[00:26:29] Scott Snibbe: What’s really sweet is connecting to a deep felt need that I need that the other person connects with to that you had a need for a good relationship with this person. I’ve been married for a long time and my wife, and we go through waves, but our relationship’s gotten so much better lately. Marriage is a contract, it’s a little bit yucky in our culture because it’s a legal contract, so we think of it in capitalist terms, but I found when I started to think about our relationship as just a gift—when you first are with someone, of course you have no demands. You’re trying to win this person’s affection and concern. 

modern day marriage

But I realized that I really should have that attitude all the time. It’s everything. There should not be any demands, expectations, like contractual obligations, even in a marriage.

[00:27:47] Meenadchi: I think it’s definitely a really nice ideal to strive for and to move towards. I am a monogamous person, but a lot of the people that I’m in community with are polyamorous and there’s some really beautiful work that’s being done there amongst communities where people are very conscious of like, I don’t expect one person to meet all my needs. We’re going to be in conversation about how needs can get met in a variety of interesting ways.

[00:28:19] Scott Snibbe: I think even if you’re monogamous, it’s the same because when you put all your eggs in one basket with your partner there, it’s just bound to fail. You need a whole village full of friends and family and connections, besides your partner. Back to strategies, you say that’s where conflicts occur, not at the level of needs, but the strategies for getting them met. 

What about people who are feeling down on themselves that they don’t think it’s even possible for their needs to be met?

[00:28:51] Meenadchi: I’ve had a lot of clients come to me and be like, This is my racist boss or my sexist boss. How do I make them change? I’m like, Bro, you can’t make them change, that’s just not the way the math works. Transformation is internally motivated and oriented. If you want them to change, you first and foremost have to have capacity to meet them where they’re at, and not everybody wants to do that. On that end of the spectrum, where you cannot get your needs met, then the need that you can work towards is self-connection so that you don’t lose your mind in that situation. From there, there is this spectrum of learning, of being able to take agency and choose.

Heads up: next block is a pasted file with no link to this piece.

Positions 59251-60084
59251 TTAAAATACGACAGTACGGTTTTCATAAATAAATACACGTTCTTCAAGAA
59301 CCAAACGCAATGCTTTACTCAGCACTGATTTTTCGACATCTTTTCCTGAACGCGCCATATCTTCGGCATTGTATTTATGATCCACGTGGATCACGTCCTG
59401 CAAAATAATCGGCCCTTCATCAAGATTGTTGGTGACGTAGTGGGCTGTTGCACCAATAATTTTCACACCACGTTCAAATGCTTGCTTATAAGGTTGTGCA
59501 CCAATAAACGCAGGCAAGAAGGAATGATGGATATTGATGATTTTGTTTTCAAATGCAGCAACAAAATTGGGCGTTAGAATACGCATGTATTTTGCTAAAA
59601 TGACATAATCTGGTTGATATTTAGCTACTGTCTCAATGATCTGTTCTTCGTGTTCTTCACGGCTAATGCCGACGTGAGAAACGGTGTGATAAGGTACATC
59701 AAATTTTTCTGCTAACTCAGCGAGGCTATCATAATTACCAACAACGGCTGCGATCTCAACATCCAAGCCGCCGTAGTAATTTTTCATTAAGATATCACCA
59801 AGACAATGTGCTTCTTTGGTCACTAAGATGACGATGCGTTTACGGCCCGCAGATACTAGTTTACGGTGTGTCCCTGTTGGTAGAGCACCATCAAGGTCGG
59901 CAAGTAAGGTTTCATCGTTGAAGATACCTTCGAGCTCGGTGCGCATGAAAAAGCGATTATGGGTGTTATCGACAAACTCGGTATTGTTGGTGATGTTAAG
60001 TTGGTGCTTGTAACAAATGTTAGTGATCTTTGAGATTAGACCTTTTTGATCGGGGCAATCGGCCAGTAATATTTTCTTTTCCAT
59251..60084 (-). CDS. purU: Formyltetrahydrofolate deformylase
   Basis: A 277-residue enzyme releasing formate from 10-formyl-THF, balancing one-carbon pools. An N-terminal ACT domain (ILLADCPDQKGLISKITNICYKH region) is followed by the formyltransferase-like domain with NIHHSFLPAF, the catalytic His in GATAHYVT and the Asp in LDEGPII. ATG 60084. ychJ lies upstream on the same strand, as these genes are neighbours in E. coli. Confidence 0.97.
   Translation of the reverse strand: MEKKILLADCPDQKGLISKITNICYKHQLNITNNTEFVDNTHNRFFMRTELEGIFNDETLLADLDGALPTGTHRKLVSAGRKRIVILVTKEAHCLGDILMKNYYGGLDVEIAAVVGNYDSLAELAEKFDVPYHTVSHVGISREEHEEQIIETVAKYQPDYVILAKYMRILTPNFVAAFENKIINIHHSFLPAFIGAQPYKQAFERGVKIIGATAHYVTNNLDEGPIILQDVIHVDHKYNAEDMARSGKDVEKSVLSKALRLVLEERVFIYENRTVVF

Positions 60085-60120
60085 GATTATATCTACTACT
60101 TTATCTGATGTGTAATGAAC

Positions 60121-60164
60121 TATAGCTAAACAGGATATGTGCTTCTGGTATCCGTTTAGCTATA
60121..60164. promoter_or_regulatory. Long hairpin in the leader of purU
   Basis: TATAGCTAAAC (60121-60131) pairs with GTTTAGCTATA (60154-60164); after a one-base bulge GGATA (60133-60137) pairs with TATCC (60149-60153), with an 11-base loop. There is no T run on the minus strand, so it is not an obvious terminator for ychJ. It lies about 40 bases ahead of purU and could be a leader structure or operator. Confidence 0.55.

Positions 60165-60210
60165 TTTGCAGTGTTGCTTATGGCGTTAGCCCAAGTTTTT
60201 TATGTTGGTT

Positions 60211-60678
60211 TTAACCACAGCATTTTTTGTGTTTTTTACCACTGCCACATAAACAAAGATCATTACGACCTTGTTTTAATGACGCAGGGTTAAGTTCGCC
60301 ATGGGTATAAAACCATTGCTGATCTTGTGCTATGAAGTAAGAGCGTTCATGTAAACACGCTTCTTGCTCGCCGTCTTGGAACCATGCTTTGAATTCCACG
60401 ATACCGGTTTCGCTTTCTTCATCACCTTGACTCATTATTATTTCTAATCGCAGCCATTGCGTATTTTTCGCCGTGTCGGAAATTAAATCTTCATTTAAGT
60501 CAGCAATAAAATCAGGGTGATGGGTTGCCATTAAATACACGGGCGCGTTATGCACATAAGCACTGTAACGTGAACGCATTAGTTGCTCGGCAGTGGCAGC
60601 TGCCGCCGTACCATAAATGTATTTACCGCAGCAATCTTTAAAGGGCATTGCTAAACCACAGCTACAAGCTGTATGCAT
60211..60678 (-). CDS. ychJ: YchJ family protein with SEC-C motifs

A lot of times, I see people in relationship dynamics, whether it’s roommates, romantic, friendship, and something’s not working, but the person is not willing to honor their own boundary or to honor their own needs. If you’re clear that this is the way you want your need to be met, and the other person is not willing to do that, this iteration of the relationship has to end. You don’t have to kick that person out of your life if you don’t want to, but you have to honor your own boundaries. I think that is an incredible practice because it’s scary to be alone. It’s really scary to not have the quality of connection that you want around you.

[00:30:24] Scott Snibbe: When Stephen King was asked what people most afraid of, he didn’t say knives or people coming back from the dead; he said change. I found it with my wife and big things need to change in our relationship year to year. Because we’re changing and even when we both know they’re right, it’s actually something like you feel in your body.

Like something’s being ripped out when you make it. When you make a change, even when you need to do and it’s beneficial, it can be as strong as breaking up, getting divorced, or as small as spending less time together, spending more time together, stop speaking in certain ways.

I had a conflict like that at work with somebody. A superior who was doing what I saw very harmful things in retaliation and I remember talking to a coach and they said, That person’s a narcissist, what do I do? You have to phrase everything in terms of them because they only think of themselves. I was like, Really, that’s it?

It was okay for me beause I do have a certain sense of like self-confidence and safety, but obviously a lot of people don’t have that and don’t have as much power and are traditionally marginalized. When you’re dealing with racism, sexism, your job, your livelihood, how do we deal with someone who’s using a harmful strategy on us like abuse, manipulation, defensiveness, asserting power things like that? You talked about walking away as one option but what else is there when you feel stuck?